The aftermath of the brightest and closest supernova in four centuries shines from the Large Magellanic Cloud, a companion galaxy to Earth, in this composite 1990s image from Hubble Space Telescope. Supernova 1987A is the bright star encircled by red rings left of center. It was discovered in February 1987, and astronomers are still studying it intensely today. It was born from a star that was much bigger and heavier than the Sun. The star's core collapsed and its outer layers were blasted into space. As debris from the explosion hit clouds of dust and gas around the original star, it formed the bright rings seen in this image. The supernova was about 170,000 light-years from Earth.[Hubble Heritage Team (AURA/STScI/NASA)]
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On the night of February 23rd, 1987, telescope operator Oscar Duhalde stepped outside to admire the skies above the Andes Mountains of Chile. As he looked at a fuzzy patch of light known as the Large Magellanic Cloud — a small companion galaxy to the Milky Way — he saw a tiny star where none had been before. After talking to other astronomers, he realized that he was seeing something that no one had seen with their own eyes in almost four centuries: a supernova — the catastrophic death of a star.
The discovery ignited a scientific blitzkrieg, as astronomers turned the sights of every available telescope on and off Earth toward the supernova, which was designated Supernova 1987A.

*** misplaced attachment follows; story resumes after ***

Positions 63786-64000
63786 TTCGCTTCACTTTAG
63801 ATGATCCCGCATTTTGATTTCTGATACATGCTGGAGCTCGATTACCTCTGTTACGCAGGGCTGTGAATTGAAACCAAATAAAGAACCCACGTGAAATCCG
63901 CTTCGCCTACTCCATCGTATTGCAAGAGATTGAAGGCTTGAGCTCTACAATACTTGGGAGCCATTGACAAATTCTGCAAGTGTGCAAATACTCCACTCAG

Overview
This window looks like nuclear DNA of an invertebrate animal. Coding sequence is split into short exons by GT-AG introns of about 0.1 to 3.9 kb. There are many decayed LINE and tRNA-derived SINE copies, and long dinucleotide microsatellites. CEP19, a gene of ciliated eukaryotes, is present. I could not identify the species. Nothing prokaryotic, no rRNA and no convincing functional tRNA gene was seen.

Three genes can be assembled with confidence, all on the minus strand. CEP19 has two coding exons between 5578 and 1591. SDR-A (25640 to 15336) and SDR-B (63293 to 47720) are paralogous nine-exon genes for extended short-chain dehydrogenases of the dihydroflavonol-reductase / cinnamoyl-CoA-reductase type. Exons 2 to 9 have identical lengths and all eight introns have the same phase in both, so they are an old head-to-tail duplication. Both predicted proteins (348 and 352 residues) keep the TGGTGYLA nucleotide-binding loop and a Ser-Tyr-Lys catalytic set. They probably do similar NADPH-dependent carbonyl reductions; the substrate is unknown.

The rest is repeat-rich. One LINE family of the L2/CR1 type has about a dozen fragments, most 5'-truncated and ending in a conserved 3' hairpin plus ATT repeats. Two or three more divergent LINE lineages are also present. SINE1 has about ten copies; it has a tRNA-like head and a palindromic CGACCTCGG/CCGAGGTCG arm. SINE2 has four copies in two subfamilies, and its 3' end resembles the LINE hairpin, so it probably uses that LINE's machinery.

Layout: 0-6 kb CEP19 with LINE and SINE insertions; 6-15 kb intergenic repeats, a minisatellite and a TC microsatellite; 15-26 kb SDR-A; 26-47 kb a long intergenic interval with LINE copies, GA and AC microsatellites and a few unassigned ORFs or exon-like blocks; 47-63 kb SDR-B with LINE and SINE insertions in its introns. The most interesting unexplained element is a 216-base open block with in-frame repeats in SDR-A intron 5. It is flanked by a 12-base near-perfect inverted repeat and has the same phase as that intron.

They soon learned that the exploding star was a blue supergiant. That was a surprise, since theory said that only much larger red supergiants exploded as supernovae.
The star might actually have been a red supergiant, but it shrank and got hotter after it ate a companion star. This model says that as the companion fell inward, it stirred up the bigger star's innards, causing it to shrink and get hotter.
The supergiant burned through the fuel in its core, making heavier and heavier elements. Eventually, the core was converted to iron, which couldn't continue the process, so it collapsed. A shockwave rebounded from the collapse, blasting the star's outer layers to bits and creating a sight not seen in Earth's skies in four centuries: a supernova.
Script by Damond Benningfield, Copyright 2011
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